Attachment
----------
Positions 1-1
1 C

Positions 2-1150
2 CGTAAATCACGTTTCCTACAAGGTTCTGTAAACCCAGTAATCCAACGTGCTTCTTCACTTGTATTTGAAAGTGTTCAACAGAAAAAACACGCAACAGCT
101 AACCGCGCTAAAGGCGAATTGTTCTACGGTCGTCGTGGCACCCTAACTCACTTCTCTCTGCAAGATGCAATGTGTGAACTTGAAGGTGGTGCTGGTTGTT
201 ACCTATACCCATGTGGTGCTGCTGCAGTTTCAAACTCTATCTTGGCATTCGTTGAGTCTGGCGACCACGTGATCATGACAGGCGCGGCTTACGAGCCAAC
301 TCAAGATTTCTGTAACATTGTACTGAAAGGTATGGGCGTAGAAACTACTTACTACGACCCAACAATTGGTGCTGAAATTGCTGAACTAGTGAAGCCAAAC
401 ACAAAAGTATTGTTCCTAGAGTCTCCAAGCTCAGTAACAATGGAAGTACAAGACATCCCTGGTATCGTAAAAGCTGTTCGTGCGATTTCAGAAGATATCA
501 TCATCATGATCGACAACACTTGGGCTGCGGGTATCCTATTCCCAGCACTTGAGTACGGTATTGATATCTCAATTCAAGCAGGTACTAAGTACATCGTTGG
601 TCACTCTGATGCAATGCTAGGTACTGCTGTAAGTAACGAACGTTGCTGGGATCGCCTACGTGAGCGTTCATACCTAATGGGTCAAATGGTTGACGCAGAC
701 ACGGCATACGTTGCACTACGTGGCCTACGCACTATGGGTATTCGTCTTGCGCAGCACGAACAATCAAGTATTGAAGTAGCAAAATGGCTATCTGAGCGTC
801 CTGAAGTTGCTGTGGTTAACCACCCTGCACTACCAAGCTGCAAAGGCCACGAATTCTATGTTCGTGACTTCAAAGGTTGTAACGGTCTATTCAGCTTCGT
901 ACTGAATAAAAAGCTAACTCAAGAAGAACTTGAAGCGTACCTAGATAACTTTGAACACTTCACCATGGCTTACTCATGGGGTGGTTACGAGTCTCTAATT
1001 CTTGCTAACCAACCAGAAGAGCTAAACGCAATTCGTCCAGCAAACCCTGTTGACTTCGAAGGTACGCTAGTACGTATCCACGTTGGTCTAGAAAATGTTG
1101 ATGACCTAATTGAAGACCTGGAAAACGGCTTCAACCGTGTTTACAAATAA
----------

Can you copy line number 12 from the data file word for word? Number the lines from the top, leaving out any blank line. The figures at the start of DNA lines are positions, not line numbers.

801 CTGAAGTTGCTGTGGTTAACCACCCTGCACTACCAAGCTGCAAAGGCCACGAATTCTATGTTCGTGACTTCAAAGGTTGTAACGGTCTATTCAGCTTCGT